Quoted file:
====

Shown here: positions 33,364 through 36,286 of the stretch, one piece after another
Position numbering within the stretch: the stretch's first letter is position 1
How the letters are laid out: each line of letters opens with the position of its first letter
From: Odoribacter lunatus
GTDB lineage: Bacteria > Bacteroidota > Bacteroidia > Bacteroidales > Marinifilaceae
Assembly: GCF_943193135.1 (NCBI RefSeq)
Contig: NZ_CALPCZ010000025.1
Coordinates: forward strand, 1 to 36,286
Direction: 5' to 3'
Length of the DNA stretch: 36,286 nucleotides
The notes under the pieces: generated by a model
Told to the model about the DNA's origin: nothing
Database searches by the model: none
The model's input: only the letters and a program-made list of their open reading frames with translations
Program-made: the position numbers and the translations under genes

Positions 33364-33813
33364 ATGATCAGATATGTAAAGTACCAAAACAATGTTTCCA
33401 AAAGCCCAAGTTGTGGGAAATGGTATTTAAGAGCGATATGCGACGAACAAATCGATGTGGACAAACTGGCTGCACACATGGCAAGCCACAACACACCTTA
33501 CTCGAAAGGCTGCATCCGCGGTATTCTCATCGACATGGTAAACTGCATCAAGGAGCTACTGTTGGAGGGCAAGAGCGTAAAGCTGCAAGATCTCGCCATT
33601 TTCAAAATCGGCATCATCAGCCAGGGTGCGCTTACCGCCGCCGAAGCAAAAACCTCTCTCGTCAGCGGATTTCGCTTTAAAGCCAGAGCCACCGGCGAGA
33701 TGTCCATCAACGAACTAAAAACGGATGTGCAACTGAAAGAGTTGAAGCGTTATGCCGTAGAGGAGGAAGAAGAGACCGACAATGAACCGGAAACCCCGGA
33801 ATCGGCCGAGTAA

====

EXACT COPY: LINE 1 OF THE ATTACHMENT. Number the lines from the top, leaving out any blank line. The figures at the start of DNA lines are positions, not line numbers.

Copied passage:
Shown here: positions 33,364 through 36,286 of the stretch, one piece after another